3. The learned counsel for the appellant contended that the finding of the trial court that the appellant was not entitled to the presumption available under section 139, N.I.Act is unsustainable. It is contended that the appellant had succeeded in proving the execution of Ext.P1 cheque and therefore, he was entitled to get the benefits of the presumption available under section 139, N.I.Act. It is also contended that since the first respondent has admitted the Crl.A.388/2003 4 signature in Ext.P1 cheque, the appellant was entitled to get the presumption available under sections 118 and 139 of the N.I.Act and further that to dislodge the presumption available under those sections, the first respondent-accused had not adduced any evidence. In short, it is contended that the acquittal of the first respondent of the offence under section 138, N.I.Act as per the impugned judgment is nothing but an outcome of an utter perverse appreciation of evidence. Evidently, in this case, the appellant was examined as PW1. He deposed to the effect that he is conducting money lending business. A scanning of the evidence of PW1 would further reveal that, relating his transaction in question with the accused/the first respondent, there is absolutely no documentary evidence. He has deposed to the effect that apart from the cheque issued, no security was demanded and obtained. According to him, the first respondent borrowed an amount of Rs.4,00,000/- on 9.11.1999 assuring that the amount would be repaid within a period of one month and on that day itself, issued Ext.P1 cheque drawn on State Bank of Hyderabad, Thiruvananthapuram branch. He would Crl.A.388/2003 5 also depose that the said cheque when presented for encashment got dishonoured on the ground ‘payment stopped by the drawer’ and the dishonour memo was produced as Ext.P2. He would further depose that on 25.1.2000, statutory notice was issued and it was not responded by the accused. It is his further contention that subsequently, he sent Ext.P6 telegram to the accused. He would also depose that it is the failure on the part of the first respondent in effecting repayment of the borrowed amount that constrained him to file the complaint after complying with the formalities. A careful scanning of the evidence of PW1 would reveal that in the chief examination, he deposed that an amount of Rs.4,00,000/- was borrowed by the first respondent. He would depose :-

[Omitted]

However, during the cross examination of the appellant he deposed thus:-

[Omitted]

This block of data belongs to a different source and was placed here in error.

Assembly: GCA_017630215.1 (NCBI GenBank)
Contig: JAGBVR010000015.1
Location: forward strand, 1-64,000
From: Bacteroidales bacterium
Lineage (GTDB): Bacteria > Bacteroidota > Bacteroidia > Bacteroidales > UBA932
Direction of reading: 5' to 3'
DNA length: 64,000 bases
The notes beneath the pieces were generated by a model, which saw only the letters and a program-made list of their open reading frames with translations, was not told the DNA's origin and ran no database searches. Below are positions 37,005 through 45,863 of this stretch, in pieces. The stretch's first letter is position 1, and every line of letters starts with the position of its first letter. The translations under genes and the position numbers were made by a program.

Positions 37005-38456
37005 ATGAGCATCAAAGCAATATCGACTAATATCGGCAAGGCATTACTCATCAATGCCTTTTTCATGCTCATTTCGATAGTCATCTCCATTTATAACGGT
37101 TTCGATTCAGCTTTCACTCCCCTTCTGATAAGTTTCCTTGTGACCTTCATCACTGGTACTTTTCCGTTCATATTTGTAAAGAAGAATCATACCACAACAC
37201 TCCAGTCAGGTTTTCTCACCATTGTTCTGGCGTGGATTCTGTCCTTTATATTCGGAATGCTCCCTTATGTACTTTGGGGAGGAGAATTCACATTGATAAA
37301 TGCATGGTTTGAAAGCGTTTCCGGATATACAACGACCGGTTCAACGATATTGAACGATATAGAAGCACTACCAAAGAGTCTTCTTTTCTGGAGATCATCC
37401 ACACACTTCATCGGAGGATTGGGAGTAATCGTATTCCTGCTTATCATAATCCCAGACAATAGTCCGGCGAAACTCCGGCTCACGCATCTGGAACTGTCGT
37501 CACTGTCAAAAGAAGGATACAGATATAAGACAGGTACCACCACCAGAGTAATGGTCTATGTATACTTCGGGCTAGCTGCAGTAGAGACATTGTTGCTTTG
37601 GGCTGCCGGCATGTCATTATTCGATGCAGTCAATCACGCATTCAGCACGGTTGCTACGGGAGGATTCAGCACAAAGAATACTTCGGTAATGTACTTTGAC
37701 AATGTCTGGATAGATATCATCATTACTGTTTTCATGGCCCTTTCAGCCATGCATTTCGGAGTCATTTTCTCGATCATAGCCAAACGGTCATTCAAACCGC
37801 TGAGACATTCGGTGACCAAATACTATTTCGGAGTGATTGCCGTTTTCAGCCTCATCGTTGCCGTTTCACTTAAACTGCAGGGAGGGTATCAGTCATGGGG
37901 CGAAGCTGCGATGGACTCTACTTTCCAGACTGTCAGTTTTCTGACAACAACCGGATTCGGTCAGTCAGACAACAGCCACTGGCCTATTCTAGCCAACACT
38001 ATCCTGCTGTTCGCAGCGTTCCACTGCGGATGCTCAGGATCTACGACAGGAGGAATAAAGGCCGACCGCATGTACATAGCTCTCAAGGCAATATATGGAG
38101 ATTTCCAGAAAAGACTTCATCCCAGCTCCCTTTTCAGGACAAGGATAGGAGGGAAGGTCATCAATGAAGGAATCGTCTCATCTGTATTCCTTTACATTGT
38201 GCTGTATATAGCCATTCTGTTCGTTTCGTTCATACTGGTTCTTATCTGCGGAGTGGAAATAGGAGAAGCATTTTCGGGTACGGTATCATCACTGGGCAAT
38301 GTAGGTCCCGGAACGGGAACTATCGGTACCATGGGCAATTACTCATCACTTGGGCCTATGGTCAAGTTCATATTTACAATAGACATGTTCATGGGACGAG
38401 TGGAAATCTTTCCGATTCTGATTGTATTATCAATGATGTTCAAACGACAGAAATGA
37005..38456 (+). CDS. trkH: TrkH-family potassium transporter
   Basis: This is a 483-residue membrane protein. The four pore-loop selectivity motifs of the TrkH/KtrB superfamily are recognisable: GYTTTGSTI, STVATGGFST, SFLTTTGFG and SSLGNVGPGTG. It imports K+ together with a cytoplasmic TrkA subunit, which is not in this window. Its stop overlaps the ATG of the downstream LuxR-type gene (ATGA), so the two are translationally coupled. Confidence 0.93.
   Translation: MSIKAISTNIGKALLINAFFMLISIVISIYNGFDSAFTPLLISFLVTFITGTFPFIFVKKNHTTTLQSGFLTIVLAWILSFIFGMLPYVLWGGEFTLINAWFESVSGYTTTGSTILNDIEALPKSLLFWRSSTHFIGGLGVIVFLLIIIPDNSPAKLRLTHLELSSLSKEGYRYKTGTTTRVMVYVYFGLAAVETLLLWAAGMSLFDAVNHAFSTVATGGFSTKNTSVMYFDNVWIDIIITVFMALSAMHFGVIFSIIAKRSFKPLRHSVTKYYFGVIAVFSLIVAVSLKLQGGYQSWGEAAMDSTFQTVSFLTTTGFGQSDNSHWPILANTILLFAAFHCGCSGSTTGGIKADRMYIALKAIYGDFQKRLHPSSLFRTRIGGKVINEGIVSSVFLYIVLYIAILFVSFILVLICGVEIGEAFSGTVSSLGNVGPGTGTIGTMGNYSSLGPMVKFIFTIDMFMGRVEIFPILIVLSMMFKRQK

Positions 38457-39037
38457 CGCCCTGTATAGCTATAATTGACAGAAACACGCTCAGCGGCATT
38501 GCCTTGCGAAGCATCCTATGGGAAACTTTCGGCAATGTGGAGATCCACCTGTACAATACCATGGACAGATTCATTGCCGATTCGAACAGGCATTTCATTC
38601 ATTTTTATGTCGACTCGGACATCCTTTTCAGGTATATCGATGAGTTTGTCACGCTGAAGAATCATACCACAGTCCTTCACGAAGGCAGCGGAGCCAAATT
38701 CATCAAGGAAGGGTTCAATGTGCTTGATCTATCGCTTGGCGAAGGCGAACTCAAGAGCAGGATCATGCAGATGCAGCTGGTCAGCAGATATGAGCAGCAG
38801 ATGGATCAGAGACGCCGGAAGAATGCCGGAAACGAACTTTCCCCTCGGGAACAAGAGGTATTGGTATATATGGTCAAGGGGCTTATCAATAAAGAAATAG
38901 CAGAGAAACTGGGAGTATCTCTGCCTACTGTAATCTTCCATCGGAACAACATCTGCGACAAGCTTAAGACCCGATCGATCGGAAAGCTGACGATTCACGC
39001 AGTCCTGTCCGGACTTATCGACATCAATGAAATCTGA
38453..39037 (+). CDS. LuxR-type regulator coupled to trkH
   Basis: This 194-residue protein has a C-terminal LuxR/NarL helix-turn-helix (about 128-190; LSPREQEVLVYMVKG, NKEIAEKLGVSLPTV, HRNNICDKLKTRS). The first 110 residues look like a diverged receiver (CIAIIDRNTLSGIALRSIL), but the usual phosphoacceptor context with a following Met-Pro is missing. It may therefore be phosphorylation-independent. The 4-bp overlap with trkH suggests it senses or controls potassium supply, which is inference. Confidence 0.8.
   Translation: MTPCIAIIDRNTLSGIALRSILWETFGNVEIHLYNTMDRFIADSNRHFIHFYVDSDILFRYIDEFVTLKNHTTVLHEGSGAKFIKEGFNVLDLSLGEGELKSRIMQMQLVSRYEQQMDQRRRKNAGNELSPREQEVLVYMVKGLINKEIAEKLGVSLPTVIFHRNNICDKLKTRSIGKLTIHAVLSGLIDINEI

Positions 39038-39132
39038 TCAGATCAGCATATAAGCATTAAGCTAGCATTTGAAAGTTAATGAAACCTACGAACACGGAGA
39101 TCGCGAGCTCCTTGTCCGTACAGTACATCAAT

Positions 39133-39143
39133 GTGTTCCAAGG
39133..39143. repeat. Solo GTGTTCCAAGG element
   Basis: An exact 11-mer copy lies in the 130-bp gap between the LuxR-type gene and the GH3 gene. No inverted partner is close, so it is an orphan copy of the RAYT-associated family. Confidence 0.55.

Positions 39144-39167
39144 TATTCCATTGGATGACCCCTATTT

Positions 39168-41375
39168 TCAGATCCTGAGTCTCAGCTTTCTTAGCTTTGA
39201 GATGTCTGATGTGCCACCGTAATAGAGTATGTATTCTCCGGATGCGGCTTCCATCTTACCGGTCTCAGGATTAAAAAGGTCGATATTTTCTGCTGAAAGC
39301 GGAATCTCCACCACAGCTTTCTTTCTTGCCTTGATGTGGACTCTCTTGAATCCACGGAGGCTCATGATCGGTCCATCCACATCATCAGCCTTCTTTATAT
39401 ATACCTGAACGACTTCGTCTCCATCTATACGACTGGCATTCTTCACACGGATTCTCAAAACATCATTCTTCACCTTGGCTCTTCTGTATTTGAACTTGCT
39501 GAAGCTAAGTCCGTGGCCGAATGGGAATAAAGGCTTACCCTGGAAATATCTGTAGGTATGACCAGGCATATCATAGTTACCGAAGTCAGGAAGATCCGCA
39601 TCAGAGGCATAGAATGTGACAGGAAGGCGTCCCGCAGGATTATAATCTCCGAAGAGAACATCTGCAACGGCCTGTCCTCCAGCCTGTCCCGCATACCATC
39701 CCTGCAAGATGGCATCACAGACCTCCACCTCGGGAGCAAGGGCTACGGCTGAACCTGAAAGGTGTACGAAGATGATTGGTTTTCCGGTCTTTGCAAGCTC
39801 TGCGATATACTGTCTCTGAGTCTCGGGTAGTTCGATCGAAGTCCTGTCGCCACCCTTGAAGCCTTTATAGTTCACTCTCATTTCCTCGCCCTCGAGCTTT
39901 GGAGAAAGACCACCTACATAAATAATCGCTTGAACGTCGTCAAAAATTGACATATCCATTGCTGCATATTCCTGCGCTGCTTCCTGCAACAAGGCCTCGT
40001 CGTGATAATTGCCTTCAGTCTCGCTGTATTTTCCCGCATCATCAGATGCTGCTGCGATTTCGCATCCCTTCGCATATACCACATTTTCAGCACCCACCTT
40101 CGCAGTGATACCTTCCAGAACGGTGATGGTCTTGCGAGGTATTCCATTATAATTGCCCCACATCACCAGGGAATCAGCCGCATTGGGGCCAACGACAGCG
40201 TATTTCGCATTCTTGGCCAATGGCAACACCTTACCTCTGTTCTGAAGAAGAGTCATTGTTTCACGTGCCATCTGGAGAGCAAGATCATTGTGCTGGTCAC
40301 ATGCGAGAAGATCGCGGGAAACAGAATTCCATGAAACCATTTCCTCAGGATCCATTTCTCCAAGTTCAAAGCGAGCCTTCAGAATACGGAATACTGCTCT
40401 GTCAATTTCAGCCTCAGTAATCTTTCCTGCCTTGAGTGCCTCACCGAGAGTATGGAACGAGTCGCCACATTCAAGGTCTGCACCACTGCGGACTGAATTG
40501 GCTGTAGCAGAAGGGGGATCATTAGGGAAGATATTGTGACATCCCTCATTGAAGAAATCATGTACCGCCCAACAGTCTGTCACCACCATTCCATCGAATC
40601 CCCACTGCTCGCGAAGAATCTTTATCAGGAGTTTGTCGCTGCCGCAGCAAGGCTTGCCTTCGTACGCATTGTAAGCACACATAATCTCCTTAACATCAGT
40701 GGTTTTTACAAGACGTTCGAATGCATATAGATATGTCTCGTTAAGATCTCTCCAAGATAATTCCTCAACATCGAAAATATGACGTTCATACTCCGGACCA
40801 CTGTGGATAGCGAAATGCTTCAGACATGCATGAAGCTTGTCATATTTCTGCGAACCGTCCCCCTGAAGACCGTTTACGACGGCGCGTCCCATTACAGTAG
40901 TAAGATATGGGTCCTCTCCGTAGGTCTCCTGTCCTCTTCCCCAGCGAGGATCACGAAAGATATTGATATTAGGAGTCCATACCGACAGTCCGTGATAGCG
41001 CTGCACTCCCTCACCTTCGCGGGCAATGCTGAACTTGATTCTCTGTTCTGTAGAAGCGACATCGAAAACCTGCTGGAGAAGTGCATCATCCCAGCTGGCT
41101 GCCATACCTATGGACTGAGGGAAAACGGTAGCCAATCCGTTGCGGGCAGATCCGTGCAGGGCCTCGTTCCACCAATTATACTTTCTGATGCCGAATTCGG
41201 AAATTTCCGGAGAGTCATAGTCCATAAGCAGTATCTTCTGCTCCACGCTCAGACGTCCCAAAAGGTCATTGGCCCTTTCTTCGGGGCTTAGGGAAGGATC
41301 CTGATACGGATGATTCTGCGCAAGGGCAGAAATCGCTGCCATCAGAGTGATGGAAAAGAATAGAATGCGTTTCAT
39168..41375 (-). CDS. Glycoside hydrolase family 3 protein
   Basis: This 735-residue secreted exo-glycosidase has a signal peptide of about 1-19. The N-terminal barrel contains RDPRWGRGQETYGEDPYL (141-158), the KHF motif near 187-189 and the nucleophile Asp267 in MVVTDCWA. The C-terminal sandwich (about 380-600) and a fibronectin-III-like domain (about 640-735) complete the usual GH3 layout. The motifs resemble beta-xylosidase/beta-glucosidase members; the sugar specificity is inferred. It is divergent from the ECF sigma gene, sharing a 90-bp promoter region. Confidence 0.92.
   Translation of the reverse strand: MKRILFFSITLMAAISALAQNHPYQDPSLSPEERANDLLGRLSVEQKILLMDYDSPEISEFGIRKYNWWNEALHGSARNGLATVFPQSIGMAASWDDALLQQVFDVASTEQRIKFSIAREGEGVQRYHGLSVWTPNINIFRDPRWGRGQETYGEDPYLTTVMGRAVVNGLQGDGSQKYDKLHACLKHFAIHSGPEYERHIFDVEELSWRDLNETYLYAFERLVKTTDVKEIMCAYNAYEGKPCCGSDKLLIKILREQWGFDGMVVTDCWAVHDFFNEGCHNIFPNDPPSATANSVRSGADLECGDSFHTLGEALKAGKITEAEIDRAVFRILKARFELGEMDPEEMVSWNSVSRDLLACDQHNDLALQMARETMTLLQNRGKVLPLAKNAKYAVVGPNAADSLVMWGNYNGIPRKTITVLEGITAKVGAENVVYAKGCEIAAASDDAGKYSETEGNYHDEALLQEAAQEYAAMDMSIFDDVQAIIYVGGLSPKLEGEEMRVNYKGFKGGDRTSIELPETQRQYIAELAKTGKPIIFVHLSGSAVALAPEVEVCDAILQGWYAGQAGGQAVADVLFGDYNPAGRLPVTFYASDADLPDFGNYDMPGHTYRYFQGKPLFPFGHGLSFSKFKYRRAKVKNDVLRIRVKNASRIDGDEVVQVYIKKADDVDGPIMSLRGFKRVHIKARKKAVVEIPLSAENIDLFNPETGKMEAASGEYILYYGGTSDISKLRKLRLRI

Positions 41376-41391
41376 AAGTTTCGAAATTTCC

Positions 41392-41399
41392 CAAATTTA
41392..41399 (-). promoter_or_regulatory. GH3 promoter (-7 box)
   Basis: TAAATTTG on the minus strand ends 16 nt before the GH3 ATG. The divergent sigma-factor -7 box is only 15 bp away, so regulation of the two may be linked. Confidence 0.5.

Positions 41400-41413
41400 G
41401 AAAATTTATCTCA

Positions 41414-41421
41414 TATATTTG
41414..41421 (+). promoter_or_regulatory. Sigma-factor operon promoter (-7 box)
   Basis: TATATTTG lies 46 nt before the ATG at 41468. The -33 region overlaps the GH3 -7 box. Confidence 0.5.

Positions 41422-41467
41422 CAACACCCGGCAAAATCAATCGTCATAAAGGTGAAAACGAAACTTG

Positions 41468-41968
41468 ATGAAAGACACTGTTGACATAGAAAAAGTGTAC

4. Indisputably, in this case, the execution of the cheque was denied by the first respondent/accused. There can be no doubt with respect to the position that when the execution of the cheque is denied to avail the benefit of the presumption under sections 118 and 139 of the N.I.Act, the complainant-appellant was to prove the execution of the cheque. This position is settled by a Division Bench of this Court in

# Joseph v. Gladis Sasi reported in 2010(3) KLT 379

Yet another contention raised by the appellant is that such presumption available under those sections are available to him in view of the admission of his signature in Ext.P1 by the first respondent. The question whether admission of signature in a cheque would amount to admission of execution of the cheque was also considered in Joseph’s case (supra). This Court held that the presumption available under sections 118 and 139 of the N.I.Act could be drawn only when execution of the cheque is admitted or proved. It was further held that admission of signature in a blank cheque would not amount to admission of execution of the cheque. As noticed hereinbefore, the execution of the cheque was denied by the first respondent/accused. When the execution of the cheque was denied to avail the benefit of the presumption available under sections 118 and 139, N.I.Act, the execution of the cheque has to be proved by the complainant/appellant. In the light of the decision in Joseph’s case (supra), it could be proved by resorting to any of the recognized methods available under law. Certainly, it could have been proved by establishing the original transaction, as well. In this context, as noticed hereinbefore, it is to be noted that while being examined in chief, the appellant deposed that the first accused borrowed an amount of Rs.4,00,000/- and while being cross examined, he virtually deposed that the first respondent bid a chitty and at the same time, admitted that no document whatsoever to prove that the first respondent has bidden the chitty conducted by him was available with him. Thus, it is obvious that in the chief examination and also in the cross examination, regarding the very nature of the alleged transaction with the first respondent, the appellant had given divergent statements. Be that as it may, the question is whether the appellant had proved the execution of the cheque when its execution was denied by the first respondent. The evidence on record would reveal that the appellant had failed to prove the execution of cheque and, in fact, he had not resorted to any of the recognised methods to prove the execution when the execution of the cheque was denied. In such circumstances, in the light of the decision in Joseph’s case (supra), I am of the view that the trial court was right in holding that the appellant had failed to prove the execution to get the benefits of presumption available under sections 118 and 139 of the N.I.Act. To canvass the position that admission of signature amounts to admission of execution, the learned counsel for the appellant relied on a decision of the Hon’ble Apex Court in